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Dan Rodricks Commentary and conversation on life in Baltimore, Maryland and the USA

Rodricks: Swamped in sleaze, it's easy to forget that honest, selfless people abound

I come to this column having just finished a conference call with two young attorneys who represent a troubled man who spent 12 years in a Maryland prison for crimes he did not commit. At 67, the man has little in life but the clothes on his back; the attorneys say he’s one step away from homelessness. They are trying to get the man, who is in poor health, some compensation for his wrongful conviction and the years he lost in prison.

The attorneys are doing this pro bono — that is, neither they nor their law firm will receive any part of the compensation their client might get from the state.

And so, when I turn to matters at hand — corruption and self-dealing in high places, ethically-challenged public officials, bribery in college admissions, the use of the American presidency to advance the Trump brand — I have to remember that it’s not all bad. There are good people in the public arena, and not all have their hands out.

OK, enough of that.

Let’s talk about Catherine Pugh, the mayor of Baltimore, and Frank Kelly, the influential former state senator with the big insurance group in Baltimore County. They both sit on the board of directors of the University of Maryland Medical System, and they both benefited financially while holding those positions.

Pugh sold UMMS 100,000 copies of the “Healthy Holly” children’s books she created and published herself. The deal was worth $500,000. Let me tell you: There is not much of a market for self-published children’s books. A deal of that scale takes my breath away because it smells so bad. It might be legal, but it’s not right. Pugh netted $100,000 on the deal. That’s having your cake and eating the frosting, too. Pugh should resign from that board.

In 2017 and 2018 alone, Kelly’s insurance company had contracts worth $4.4 million with the hospital system. He needs to get off the board, too. He should have known better. In fact, the rest of the board should have known better. How is it not obvious to anyone with any sense of right and wrong that these deals constituted conflicts of interest?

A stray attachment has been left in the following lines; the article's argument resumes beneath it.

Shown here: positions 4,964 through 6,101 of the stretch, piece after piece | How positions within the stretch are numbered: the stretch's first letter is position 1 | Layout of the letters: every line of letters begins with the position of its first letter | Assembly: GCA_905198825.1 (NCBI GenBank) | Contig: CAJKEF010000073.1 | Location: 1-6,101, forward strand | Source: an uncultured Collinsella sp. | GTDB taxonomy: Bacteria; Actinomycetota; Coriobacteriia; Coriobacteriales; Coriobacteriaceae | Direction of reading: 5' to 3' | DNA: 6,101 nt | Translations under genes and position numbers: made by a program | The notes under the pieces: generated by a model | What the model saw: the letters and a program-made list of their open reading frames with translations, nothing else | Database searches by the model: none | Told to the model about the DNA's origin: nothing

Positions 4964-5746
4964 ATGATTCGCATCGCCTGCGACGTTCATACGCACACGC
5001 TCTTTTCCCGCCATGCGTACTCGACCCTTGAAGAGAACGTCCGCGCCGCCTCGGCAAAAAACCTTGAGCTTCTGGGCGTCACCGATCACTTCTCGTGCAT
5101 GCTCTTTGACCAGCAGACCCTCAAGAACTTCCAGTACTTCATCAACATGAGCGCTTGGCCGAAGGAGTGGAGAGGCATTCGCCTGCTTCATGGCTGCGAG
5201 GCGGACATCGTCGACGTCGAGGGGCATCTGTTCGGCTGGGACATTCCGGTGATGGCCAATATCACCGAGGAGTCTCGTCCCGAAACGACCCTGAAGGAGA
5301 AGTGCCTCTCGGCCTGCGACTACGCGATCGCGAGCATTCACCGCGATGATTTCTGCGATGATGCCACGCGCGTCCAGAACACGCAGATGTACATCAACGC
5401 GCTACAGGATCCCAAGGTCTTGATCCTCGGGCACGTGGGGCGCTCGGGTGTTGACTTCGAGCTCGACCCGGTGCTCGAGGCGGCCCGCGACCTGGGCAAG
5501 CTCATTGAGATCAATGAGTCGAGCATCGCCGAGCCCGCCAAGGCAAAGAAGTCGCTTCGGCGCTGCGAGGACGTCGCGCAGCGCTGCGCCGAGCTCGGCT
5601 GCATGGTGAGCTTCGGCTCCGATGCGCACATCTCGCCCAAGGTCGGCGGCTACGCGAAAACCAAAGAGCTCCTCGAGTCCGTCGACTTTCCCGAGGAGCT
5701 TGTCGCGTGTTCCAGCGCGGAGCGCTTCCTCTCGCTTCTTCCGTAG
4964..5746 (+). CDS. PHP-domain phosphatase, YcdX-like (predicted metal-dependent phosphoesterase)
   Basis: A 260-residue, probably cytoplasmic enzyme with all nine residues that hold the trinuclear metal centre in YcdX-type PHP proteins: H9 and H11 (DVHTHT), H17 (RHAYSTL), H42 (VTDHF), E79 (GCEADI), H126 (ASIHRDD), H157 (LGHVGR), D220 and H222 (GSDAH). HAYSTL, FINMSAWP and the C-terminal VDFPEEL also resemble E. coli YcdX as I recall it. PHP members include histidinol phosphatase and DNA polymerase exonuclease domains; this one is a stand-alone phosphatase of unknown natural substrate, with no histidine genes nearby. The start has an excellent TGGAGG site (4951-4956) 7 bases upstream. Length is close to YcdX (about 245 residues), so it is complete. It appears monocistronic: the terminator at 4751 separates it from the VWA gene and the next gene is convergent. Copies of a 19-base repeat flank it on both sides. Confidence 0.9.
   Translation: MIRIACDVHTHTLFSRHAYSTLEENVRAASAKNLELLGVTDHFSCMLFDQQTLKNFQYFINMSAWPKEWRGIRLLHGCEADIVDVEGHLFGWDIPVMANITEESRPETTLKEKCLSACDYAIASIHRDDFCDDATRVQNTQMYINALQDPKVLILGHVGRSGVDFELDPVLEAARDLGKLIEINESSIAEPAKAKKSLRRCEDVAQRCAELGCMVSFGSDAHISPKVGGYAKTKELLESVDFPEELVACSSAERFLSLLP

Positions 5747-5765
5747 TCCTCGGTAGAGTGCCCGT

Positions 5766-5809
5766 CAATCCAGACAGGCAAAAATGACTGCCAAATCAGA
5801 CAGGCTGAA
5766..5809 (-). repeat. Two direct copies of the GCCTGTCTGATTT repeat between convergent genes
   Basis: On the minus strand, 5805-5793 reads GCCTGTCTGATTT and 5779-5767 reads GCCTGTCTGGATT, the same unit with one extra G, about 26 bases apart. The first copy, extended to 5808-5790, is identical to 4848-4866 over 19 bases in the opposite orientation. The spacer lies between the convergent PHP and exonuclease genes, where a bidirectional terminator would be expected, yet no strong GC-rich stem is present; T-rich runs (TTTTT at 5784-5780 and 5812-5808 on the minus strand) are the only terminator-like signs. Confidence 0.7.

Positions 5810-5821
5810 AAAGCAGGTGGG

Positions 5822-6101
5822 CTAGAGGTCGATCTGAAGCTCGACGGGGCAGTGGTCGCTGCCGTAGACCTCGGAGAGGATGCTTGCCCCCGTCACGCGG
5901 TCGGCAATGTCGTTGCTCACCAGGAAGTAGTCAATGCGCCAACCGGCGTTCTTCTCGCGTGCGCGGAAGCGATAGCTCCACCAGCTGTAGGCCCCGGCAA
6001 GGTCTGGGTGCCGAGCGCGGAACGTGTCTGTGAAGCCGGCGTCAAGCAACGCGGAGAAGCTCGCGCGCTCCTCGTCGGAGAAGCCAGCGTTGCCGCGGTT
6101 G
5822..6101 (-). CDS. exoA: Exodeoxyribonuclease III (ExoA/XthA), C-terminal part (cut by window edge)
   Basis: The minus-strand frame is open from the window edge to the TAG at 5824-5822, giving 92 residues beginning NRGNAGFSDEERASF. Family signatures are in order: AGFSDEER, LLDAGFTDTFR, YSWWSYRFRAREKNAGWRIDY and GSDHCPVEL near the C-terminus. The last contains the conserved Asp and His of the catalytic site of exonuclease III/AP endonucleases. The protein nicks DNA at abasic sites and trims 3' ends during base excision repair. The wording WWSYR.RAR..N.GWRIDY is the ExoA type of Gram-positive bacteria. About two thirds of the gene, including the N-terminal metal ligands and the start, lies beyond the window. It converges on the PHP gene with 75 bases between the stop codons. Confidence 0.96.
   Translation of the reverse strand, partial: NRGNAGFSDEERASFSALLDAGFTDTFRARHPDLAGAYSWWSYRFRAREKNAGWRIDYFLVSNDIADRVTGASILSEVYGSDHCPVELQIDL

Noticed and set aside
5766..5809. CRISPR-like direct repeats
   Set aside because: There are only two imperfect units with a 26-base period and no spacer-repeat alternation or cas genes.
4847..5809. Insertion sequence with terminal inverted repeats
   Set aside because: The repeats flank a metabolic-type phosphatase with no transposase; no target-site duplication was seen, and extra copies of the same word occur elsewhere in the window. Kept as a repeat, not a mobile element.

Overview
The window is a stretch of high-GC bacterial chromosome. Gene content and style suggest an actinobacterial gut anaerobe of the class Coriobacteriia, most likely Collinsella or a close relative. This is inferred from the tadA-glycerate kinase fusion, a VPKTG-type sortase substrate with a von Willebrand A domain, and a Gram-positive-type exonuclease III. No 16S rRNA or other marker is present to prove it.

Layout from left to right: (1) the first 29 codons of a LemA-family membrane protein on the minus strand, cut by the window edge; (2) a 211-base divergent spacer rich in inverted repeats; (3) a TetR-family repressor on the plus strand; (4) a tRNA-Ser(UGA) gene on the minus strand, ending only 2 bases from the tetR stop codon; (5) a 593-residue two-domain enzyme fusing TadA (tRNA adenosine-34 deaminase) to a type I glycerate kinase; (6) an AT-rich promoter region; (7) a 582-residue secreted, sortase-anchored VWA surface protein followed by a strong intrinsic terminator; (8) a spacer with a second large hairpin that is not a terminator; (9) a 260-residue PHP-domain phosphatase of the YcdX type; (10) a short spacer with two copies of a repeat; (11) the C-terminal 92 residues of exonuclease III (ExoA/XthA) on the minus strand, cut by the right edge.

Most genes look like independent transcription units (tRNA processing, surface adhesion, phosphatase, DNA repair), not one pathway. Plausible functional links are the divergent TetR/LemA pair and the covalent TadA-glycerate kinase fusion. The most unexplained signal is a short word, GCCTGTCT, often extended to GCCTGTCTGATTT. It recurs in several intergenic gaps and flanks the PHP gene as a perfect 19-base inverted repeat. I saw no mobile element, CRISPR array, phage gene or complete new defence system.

You volunteer to serve on a board that oversees a big hospital system with a couple of billion in revenue, fine. If you want a piece of that action, also fine. So get off the board and get in line with everyone else.

I shake my head — and scratch it, too — when we learn about these things. It always appears that some people have far more audacity — or is it hubris, or a sense of entitlement, or greed? — than anyone in my vast circle of unindicted, never-even-audited friends and relatives. (Two of my cousins got into some kind of business deal together, and things got a little ugly. I don’t know much about it, but I heard things. The cousins no longer speak, but nobody went to jail. That’s all I got.)

I used to honestly think the swamp would get smaller — that, since Watergate and the sideshow of high-profile corruption that came out of Maryland in the 1970s, politicians and corporate types would play by the rules. There was a simple logic to that thinking. When white-collar crooks started going off to Allenwood and Lewisburg, those still engaged in corrupt practices would climb out of the swamp.

But it didn’t happen. In fact, the swamp expanded, reaching savings-and-loans and banks — once the domain of miserly men too conservative to take risks — and, of course, Wall Street, and now just about all aspects of American life.

The late columnist Mike Royko once proposed a motto for the city of Chicago: “Ubi est mea?” That’s Latin for, “Where’s mine?” And, of course, that was perfect for a city with a rich history of hard-knock politics and corruption. These days, “Ubi est mea?” could replace “E pluribus unum” as a motto for the nation.

Look at what the FBI dragged in this past week: 50 people — including Aunt Becky from “Full House”! — in six states accused of bribing and cheating to get their kids into prestigious and even not-so-prestigious colleges. These were wealthy people, too. They must have assumed that committing high-end bribery is a thing in the great American swamp, particularly if you have the means: You do whatever it takes to stay on top, or to make sure your kids stay there forever.

But, hey, I’m guessing here. I have no idea what goes on in the heads of people who can blow hundreds of thousands of dollars to sleaze their kids into colleges. And I’m not alone in that regard. Most of the people we know try to live honestly, without shame. If they volunteer to do something, they do it selflessly, to serve a cause. Their only profit is the satisfaction that comes with doing the right thing.

drodricks@baltsun.com

twitter.com/DanRodricks

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